On a wintry night, when many northern Michigan residents have departed for seasonal refuge in warmer climates, the bright neon marquee of the Rogers Theater enlivens downtown Rogers City with action and activity. The action could be a movie or a live musical; it could be a high school band concert, a guest lecture or a tap dance class. Whatever the activity, you can be sure that fresh popcorn and candy will be available in the lobby, served up by a local student working her first wage-earning job. The local kids staff the theater’s summer ice cream stand too. Customers are welcome to bring their cone into the show, or hang around with friends at the café tables located outside under signature red and gold umbrellas. .
In December, the action is a community Christmas concert featuring performances from three different church choirs, a barbershop quartet, a local guitarist and a brother/sister youth combo on mixed instruments, with sing-along carols interspersed for audience enjoyment. The event is free and open to the public, with a basket out front for donations.
The Rogers Theater is an unexpected delight in a small town of some 3,300 souls. The building was constructed in 1937 as a movie house, but the advent of video games and in-home projection systems threatened to put the movies out of business. In 2003, the theater was purchased by a retired attorney with a bent for music and the performing arts. A stage was soon added, and live productions began to alternate with first run movies.
From the start, the theater was a community undertaking. The inaugural show on the new stage was produced by the high school drama club. Eventually, a community theater organization was formed to sponsor shows, but the regulars here are not the typical art elite that might be found in a larger place. Instead, the stage and theater management duties are shared by a couple of plumbers, a retired cop, a postal worker, an in-home health care assistant, a pre-school teacher, insurance and car salesmen and a nursing home aide. Volunteer seamstresses make the costumes and cast members scrounge in their own homes to come up with the props. Every audition is open, and every production includes one or two new people not previously involved, who may be totally new to the stage or community. Actors come back time and again because of the fun and camaraderie they experience during rehearsals, performances, or the show post mortem that invariably occurs at the only local bar serving food late into the night.
In summer, a youth theater program is offered at no charge, culminating in a youth production just before school starts in the fall. Every child who auditions is given a part to play, and many come from rival rural towns not known for municipal cooperation. Kids participate in the regular show season as well, where cast members from age 6 to 94 have performed together. Young artists and local musicians have used the stage for recitals and concerts, with their names placed proudly on the marquee.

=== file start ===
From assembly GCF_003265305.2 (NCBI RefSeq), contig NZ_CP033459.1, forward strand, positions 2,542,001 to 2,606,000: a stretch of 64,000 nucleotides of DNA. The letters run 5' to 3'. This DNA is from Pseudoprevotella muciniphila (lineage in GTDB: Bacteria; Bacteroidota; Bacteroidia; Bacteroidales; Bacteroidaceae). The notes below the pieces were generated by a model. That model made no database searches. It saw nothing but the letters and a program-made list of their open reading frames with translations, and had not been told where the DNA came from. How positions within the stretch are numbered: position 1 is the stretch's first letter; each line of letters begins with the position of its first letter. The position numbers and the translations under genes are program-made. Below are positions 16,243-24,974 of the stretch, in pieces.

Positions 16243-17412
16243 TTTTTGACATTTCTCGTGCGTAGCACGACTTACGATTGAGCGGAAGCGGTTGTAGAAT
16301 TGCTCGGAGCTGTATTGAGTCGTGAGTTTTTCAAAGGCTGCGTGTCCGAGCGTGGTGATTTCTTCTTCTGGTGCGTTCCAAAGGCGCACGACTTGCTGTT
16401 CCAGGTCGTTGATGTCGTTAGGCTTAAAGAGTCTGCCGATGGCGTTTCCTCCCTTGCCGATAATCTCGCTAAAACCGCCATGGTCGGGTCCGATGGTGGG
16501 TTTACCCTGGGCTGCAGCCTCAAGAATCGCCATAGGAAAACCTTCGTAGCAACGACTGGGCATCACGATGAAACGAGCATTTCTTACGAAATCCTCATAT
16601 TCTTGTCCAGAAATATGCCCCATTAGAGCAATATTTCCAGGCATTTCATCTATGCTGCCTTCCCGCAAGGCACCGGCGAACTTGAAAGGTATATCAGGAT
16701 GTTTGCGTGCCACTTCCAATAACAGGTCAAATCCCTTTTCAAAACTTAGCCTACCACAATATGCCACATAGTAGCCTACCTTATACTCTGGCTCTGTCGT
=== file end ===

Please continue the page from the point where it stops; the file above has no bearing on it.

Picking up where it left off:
Performance nights are interesting in a small town. Many in the audience know some or all of the performers on stage. Yet now they see their friends and acquaintances in another light; with unanticipated aspects of character and talent revealed. The theater has become an important “third place,” where the whole of a unique person can be expressed, beyond the roles and restrictions imposed by family and day job. For the community, the great theatrical scenes they witness, along with the amusing flubs, will become the topic of general community conversation, not only in the following week but in the years to come, imbedded as part of local lore .
What is it about community theater that makes it such a successful “Third Place?” One participant quoted on the American Association of Community Theaters’ web site puts it this way: “A friend who used to move a lot told me that every time he moved, he would find a community theatre in which to participate. He knew it was a place he would always feel welcome. It was also a comfortable atmosphere, with the diverse personalities and backgrounds; where a person could always find someone with whom to relate. This has been true for me as well--in Michigan, the United States, and around the world.” (Shirley Harbin, Detroit. MI) In downtown Rogers City, exactly that kind of community theater is alive and well.
Full Disclosure Statement: The Rogers City Theatre is owned and operated by Karl W. Heidemann, the author’s husband, and every item in the author’s home not nailed down to the floor has been “borrowed” to appear on stage as a show prop.